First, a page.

An adventure generator is included, using d20 rolls to provide a rumor, a place and what is behind the rumor, as well as the expected reward. Given that I love random tables…
The NPCs chapter provides lists of not only NPC templates and guidelines, but random tables to roll on to generate your NPCs quickly.
As in other Blood Games releases, characters use MAG points to keep effects in place, with Magi and Minstrels having their own exceptions to the rules.
The creatures chapter features a lot of reprinted beasts from OHMAS, as well as some new ones, like the Manticores, Rocs and Sandwalkers. Djinn, which had a small statblock in OHMAS, get a completely blown up entry here, much like Fairies did in OHMAS and Vampires did in Blood Games II.
The section on Outremer covers a lot of ground, including the wildly diverse peoples. Each of the nations gets a close-up map, plus fact sheets that show the ancestry of the region, the traits prevalent to the country and a list of their notable relations with other nations. Interestingly, the Nations have Traits not unlike the player characters do, categorized into Political and Social categories.
Slews of optional rules are provided, from different ways to organize the team to variations on shields to using favors as currency. Random charts are provided for various cultural names, as well as appendices discussing cuisine and Muslim Titles.
WHAT WORKS: I really do love clash’s layout, with the helpful details in sidebars. The extra detail being present in the book so I don’t have to look for it is also great. I’m a big fan of both Lifepaths and random charts.
WHAT DOESN’T WORK: If you already own On Her Majesty’s Arcane Service, a lot of that book is present in this one, including the art. An unfortunate side effect of making a game completely self contained. For me, personally, the Middle East – past or present – isn’t a section of the world that holds a ton of interest for me as a gamer.
CONCLUSION: For me, personally, Outremer falls short against the previous Blood Games releases due to the focus of the game: As mentioned, I have no interest in playing or GMing in a Middle Eastern setting, historical or not. That said, the material in this book is completely compatible with the other two games if you have the extra to spend. Not a bad game, just not my cup of tea, setting-wise. Might just scratch your itch for fantastic historical horror set in the Middle East, though.
Monday, December 10, 2012
Justice Wheels #1: Black Scarab
WHAT YOU SHOULD KNOW: The first in the Justice Wheels series for ICONS by Fainting Goat Games, it includes a character (Black Scarab) and his car (F.A.L.C.O.N.). With art provided by Scott Harshbarger, both the car and the character looks fantastic. Black Scarab is essentially a much cooler looking Moon Knight, with a villain variant that has him going all Azrael and thinking the only way to save the world is to burn it down. Fine line between justice and vengeance. Perhaps most importantly, it provides crunchier vehicle rules, as well as chase rules, or teams buying the Vehicle power as a group. There's even a handy chart to compare movement powers (fliers getting a bonus to escape burrowers, for instance). Finally, the PDF includes a printable cutout for both Black Scarab and his car.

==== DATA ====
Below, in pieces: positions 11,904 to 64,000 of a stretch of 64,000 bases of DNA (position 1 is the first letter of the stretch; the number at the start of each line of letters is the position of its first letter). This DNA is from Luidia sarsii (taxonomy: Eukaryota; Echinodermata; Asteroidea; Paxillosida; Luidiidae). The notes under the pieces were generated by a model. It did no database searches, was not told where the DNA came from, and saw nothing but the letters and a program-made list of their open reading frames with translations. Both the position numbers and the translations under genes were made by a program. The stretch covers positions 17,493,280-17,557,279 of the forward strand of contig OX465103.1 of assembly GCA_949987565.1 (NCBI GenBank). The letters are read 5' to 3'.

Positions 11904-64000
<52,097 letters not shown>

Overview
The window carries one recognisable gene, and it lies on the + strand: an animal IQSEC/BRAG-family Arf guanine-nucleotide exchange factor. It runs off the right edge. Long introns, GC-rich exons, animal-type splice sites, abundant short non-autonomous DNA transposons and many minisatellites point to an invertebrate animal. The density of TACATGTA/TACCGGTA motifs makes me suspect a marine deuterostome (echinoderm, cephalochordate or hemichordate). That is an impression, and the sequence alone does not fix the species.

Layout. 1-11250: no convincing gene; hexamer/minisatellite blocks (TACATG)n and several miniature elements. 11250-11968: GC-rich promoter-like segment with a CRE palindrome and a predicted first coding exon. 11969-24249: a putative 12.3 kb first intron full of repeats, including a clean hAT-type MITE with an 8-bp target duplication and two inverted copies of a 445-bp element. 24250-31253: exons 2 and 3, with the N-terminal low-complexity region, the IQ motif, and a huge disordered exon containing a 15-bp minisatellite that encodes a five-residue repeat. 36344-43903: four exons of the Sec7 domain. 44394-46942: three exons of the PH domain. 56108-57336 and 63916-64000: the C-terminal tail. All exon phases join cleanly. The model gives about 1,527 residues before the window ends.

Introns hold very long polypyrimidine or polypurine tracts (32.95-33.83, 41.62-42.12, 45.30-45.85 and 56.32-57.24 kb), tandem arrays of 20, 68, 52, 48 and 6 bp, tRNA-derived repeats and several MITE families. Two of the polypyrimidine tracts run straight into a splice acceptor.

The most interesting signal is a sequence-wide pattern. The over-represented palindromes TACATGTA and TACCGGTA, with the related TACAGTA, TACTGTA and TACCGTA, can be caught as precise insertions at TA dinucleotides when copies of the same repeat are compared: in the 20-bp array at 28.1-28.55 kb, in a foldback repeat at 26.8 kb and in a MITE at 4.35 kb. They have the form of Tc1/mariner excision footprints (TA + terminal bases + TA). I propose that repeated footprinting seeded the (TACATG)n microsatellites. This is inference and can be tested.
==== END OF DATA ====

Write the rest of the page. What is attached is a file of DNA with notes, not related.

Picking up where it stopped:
WHAT WORKS: If you want more vehicle rules, this is fantastic. Black Scarab is a cool Moon Knight twist, and the villain variant is interesting enough that I would put him to use in a supers game, easily. Great art.
WHAT DOESN'T WORK: At 50 cents, there's not much to complain about. The ultra crunchy rules are not a great fit for ICONS, but that's not surprising as it's not an ultra crunchy game.
CONCLUSION: My understanding is that the Vehicle rules here are supposed to show up in...Team-Up, I believe. The art is great, the character is interesting...really, the biggest complaint is that you'll need to buy it with something else in order to avoid the small order surcharge from One Book Shelf.
Justice Wheels #2: The Auguste Anarch
WHAT YOU SHOULD KNOW: The August Anarche is the second Justice Wheels release, featuring a character and their vehicle, and comes across a lot like The Joker if he were built like Kingpin. He has enemies in both the police and mafia, because he's trying to make his mark in the underworld, and he has a sweet, sweet roadster. The hero variant recasts him as a modern day Robin Hood, making his stat block continue to work completely unaltered. The vehicle rules from volume #1 are reprinted in #2, so you don't need #1 in order to use #2. You also get a printable stand up of the August Anarche and his roadster.
WHAT WORKS: The hero/villain twist works out well once more, and August Anarche being inspired by the Joker but having a few tweaks isn't bad. It is nice that the rules are included here as well, in case you want to jump in here instead of volume 1.
WHAT DOESN'T WORK: Half the product is reprinted material (the veihicle and chase rules), but one could argue that's as much a pro as a con.
CONCLUSION: If you just want the rules, get The Black Scarab...it's $1 cheaper. Otherwise, it's a really good, low cost pick-up. Scott Harshbarger again provides the art, and it looks great, though I prefer Black Scarab's art over Auguste Anarch, if I had to pick just one.
Justice Wheels #3: Bluejay